Cambridge museum displays scientific instruments through the ages
By WILLIAM HOWARD | STARS AND STRIPES Published: December 15, 2016
Cambridge, England, is a seat of learning even if you are not a student at the university.
Each day you can stumble onto a new museum while shopping or enjoying the sights and leave Cambridge feeling just a bit smarter than you did the day before.
The Whipple Museum of the History of Science is one of eight museums in the University of Cambridge Museums consortium. It houses scientific instruments, models, pictures, prints, photographs, books and other material related to the history of science.
The museum was founded in 1944 when Robert Stewart Whipple presented his collection of scientific instruments to the University of Cambridge.
While most of the collection dates from the 17th to the 19th centuries, there are a few items from medieval times to the present day.
On a recent visit, I found it amazing to see the advancement of scientific technology through the ages, and it made me appreciate the genius of humankind.
Many of the donated instruments were formerly used in the colleges and departments of the university, and as part of the current Department of History and Philosophy of Science, it includes a working library with a large collection of early scientific books.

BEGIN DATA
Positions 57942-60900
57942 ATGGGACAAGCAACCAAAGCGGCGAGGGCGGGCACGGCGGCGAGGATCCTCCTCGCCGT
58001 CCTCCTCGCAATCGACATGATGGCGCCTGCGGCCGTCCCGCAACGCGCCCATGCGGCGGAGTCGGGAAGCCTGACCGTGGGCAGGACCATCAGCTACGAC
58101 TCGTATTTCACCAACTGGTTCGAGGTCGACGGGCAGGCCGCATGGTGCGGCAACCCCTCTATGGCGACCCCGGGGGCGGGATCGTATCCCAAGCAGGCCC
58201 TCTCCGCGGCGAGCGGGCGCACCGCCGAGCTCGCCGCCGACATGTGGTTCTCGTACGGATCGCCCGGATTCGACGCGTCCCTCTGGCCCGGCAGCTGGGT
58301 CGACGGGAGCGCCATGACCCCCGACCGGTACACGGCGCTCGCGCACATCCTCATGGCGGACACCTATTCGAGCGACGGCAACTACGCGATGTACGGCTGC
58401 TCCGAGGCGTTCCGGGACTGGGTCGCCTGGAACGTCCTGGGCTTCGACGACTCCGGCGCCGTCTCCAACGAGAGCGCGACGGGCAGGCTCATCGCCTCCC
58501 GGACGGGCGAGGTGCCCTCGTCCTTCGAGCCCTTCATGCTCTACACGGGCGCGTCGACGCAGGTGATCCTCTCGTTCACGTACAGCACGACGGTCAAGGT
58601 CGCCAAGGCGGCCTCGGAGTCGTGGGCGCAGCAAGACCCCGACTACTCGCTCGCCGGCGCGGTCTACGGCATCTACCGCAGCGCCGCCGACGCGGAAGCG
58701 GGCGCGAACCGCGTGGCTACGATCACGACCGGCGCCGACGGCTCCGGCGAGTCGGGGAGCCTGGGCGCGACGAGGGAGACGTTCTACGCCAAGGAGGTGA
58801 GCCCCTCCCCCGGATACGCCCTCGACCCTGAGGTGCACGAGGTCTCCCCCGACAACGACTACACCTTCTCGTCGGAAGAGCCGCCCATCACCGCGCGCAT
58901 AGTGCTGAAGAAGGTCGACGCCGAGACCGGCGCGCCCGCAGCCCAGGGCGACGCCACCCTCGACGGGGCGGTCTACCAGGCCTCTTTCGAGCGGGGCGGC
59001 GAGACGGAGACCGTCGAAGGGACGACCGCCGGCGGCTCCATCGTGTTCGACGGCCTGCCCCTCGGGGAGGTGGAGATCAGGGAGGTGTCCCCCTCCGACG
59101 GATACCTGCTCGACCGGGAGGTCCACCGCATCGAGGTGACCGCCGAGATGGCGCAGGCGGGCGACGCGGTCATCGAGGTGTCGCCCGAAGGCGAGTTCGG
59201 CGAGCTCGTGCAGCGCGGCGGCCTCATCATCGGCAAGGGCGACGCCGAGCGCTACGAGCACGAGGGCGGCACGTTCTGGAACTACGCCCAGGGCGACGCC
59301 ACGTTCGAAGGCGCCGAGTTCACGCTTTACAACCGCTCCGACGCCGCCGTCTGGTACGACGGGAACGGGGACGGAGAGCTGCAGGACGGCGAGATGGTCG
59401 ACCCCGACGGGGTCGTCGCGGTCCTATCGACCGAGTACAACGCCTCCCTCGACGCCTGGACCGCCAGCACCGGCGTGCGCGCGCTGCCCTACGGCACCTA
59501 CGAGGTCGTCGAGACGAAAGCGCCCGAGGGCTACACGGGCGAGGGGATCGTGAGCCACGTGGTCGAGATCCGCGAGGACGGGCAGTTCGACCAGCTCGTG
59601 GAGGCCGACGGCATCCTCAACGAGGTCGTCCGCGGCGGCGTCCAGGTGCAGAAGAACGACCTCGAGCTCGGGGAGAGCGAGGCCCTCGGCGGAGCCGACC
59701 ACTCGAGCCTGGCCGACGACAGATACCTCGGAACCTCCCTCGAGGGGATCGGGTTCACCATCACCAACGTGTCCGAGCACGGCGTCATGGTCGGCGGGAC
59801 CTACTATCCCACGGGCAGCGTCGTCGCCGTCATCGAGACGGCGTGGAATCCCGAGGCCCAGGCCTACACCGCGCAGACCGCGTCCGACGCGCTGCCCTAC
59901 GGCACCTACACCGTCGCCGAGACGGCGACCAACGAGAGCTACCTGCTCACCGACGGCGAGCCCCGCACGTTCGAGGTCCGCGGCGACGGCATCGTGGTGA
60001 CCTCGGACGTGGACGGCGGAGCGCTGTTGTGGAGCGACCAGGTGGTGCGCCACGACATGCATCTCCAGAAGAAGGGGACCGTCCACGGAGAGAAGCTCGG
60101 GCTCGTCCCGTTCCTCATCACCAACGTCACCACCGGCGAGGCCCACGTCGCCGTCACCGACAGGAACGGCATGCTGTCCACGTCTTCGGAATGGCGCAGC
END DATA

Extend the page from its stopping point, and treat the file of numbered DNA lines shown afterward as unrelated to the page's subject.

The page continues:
While eavesdropping on a lecture in the newly refurbished Reserve Gallery, I saw how the museum still plays an important role in the department’s teaching and research. Students are allowed to study items in the collection such as microscopes, globes, surveying equipment and anything else related to their courses. I was tempted to join in just so I could pretend to be a 17th-century scientist for one afternoon.
On the second floor there’s a Victorian parlor with toys and games alongside the museum’s globe exhibition. I felt like I jumped from a moment in 1850 to walking alongside the planets in the solar system.
Spending an afternoon at the Whipple Museum is great for anyone with children who have an interest in science, and it offers a unique opportunity to see what kind of instruments were used by scientists such as Darwin.
I’m already planning my next visit to the museum this summer for a new temporary exhibition, “The Art and Science of Brewing,” to learn how brewing beer is both a fine art and a science.
The Whipple Museum of the History of Science
Cambridge can be reached from RAF Mildenhall via the A14 in about 45 minutes with normal traffic. The Whipple Museum of the History of Science is at Free School Lane, Cambridge CB2 3RH. The entrance is located between Bene’t and Pembroke Streets very close to the other University of Cambridge museums. Use of the Cambridge Park and Ride facilities is encouraged as parking or just driving in Cambridge is horrendous.
Regular hours are 12:30-4:30 p.m. weekdays. However, the museum closes for bank holidays and will be closed Dec. 16 and from Dec. 22 to Jan. 2. It will reopen Jan. 3.
Admission is free. FOOD
There is no food or drink available at the Whipple Museum but there are many restaurant options in the vicinity.